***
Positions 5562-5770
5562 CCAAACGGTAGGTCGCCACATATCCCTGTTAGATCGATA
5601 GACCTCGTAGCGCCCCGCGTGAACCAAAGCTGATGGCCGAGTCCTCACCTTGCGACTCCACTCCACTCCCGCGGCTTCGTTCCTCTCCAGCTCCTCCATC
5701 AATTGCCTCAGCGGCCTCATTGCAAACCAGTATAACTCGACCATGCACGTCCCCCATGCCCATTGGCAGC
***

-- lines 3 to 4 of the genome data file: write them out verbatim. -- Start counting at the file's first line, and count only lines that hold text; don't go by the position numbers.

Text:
5601 GACCTCGTAGCGCCCCGCGTGAACCAAAGCTGATGGCCGAGTCCTCACCTTGCGACTCCACTCCACTCCCGCGGCTTCGTTCCTCTCCAGCTCCTCCATC
5701 AATTGCCTCAGCGGCCTCATTGCAAACCAGTATAACTCGACCATGCACGTCCCCCATGCCCATTGGCAGC